After the excitement of the run up to Christmas, we needed some down time to recover. We headed back to Outjo to the nice campsite we stayed at before our trip to Swakopmund. We spent 2 lazy days there. They have Dik-Dik and Bush Babies visiting/living at the site. We saw a small Dik-Dik during the day – very nervous and no time for a photo. We went looking for the bush babies after our evening meal, but sadly couldn’t stay awake long enough to see them – that’s the wonder of nature – no guarantees unless you go to a zoo.
We left Outjo for a wonderfully smooth tar journey to Kamanjab. We were told about Oppi-Koppi by a charming Dutch couple we’d met in South Africa, Ilva and Martin, as well as by Johann and Colleen and at Amanzi. They have an offer that if you are an overlander and have non-African plates, you can use the campsite for free. As it was over the New Year period, we didn’t want to take the mick, so didn’t mention our plates and booked 3 nights. When we got here Melissa, the daughter, showed us to our pitch. As she left she noticed the reg plate and our slowly-increasing collection of national flag stickers on the side-window showing where we’ve taken the Landy and said it was free – result.
In the words of Eddie Izzard, “Do you have a flag?”
It’s a nice, friendly and clean campsite and we took a dip in the pool. There were shaft-tailed whydah, masked weaver birds and love birds around the pool, which drew Ang’s attention for a while. One of the weaver bird nests had fallen down and he was starting to rebuild it. They weave the most beautiful nests using their beaks and feet. They start with a few loops of grass tied onto a tree branch (or reed depending on the species) and go from there. Each species builds a different shape nest, with a different shaped entrance, some with long tunnels, some short, some just a hole. I couldn’t do this with my dextrous human hands so how they manage with beak and claw I have no idea. The keen eyed amongst you will notice the pics are of two different nests but you get the idea.
Weaver nest under construction
Here’s one I made earlier…
For New Years Eve, it was thundering and raining, so we ate in the restaurant, tracking down those elusive T-bones again. At 9 or so, they put a load of food waste out and we were visited by a Hyrax (Dassie) and a Porcupine family who were all arguing over the food, bristling their spines at each other irritably (very much like dinner time when we were kids, perhaps without the spines, although come to think of it I do remember one occasion when a knife was wielded around….). The porcs held Ang’s attention for many a minute and Gareth was forced to chat to Johann in the bar for a while It has the feel of an après-ski bar and they have ice cold Jagermeister on tap!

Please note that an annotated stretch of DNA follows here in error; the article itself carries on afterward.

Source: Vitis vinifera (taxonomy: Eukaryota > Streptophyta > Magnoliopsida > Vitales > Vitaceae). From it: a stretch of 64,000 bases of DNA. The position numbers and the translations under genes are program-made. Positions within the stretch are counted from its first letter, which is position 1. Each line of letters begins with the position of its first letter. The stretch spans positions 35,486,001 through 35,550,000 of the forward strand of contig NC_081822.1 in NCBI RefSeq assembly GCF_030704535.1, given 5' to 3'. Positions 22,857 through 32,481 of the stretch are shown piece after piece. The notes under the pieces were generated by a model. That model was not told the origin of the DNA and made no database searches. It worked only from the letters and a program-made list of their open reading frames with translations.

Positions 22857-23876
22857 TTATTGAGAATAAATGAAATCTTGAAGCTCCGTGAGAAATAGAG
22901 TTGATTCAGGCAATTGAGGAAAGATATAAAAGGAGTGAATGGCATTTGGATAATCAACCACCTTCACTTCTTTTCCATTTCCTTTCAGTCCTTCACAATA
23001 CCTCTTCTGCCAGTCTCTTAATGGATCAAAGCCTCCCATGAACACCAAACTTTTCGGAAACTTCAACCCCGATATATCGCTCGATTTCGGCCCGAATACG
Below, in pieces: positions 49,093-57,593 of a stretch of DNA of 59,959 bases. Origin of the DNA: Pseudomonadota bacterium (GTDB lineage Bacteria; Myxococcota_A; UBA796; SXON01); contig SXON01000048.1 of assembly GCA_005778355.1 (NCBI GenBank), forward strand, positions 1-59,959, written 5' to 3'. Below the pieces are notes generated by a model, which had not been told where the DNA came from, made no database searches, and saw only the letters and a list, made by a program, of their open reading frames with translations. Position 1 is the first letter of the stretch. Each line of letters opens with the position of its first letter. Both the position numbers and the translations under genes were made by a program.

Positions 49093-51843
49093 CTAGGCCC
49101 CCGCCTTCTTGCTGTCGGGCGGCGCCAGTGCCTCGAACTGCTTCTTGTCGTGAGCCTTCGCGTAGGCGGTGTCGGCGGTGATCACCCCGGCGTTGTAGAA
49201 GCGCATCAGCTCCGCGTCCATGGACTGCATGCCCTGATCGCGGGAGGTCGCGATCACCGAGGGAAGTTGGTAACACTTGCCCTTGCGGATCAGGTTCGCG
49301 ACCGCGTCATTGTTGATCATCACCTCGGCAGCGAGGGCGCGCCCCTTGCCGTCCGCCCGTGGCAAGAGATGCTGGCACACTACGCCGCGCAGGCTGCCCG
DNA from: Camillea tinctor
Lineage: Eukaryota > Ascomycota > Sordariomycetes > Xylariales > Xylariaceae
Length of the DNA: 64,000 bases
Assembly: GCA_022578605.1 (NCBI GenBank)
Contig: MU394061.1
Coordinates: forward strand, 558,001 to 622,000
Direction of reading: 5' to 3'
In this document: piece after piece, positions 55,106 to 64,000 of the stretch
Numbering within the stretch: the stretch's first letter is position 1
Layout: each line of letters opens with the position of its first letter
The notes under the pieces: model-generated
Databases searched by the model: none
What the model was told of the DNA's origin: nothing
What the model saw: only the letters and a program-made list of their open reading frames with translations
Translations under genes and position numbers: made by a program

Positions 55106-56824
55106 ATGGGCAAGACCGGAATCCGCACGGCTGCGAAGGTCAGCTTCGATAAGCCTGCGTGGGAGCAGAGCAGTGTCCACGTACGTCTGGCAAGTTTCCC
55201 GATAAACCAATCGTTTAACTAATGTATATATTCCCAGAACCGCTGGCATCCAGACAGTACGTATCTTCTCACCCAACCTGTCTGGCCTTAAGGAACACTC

Who knew Porcupines like pizza?!
Later in the evening we met Marian and Vital, the Belgian owners. A great night was had by all and we even managed to stay up until after midnight (12.30 for Ang, 2:30 for Gareth) which is a record at the moment as some broken sleep and early rises usually means we’re usually in bed by 9.
New Year celebrated in style with an Amarula-based ‘Don Pedro’ (we shared this, honestly!)
The rain has highlighted a shortcoming in our extra living space. We have an awning that opens up 270degrees around the passenger side and back of the car. We also have sides that go on this awning to give us shelter if it’s windy or raining. The sides don’t fasten to the ‘roof’ sections, which means that when the roof collects too much water it sags and then pours down inside the tent. Not ideal. A bit of duck tape will do as a temporary measure for this but the sides are also too long and we can’t tension them properly. They flap around like sails, letting the wind and rain in and putting stress on the frame. So we are staying here at Oppi for another day to see if we can talk to a textile and canvas place after the public holiday. Hopefully they can do some modifications for us. If they can, then we head back east (again!), if they can’t we head north and will look for a place in a bigger town.
Also, we’ve taken the chance to tidy up where things are in the car, as it has got a bit out of hand, and to install a new tracker. You may have noticed that our position location has had us stationed in South Africa since late November, so the new one, which was sent to us out here from Gareth’s work colleagues in the UK, should eventually sort that out. It doesn’t cover Namibia so you may pick us up when we reach the Angolan border; otherwise it will be in Zambia around the end of the month.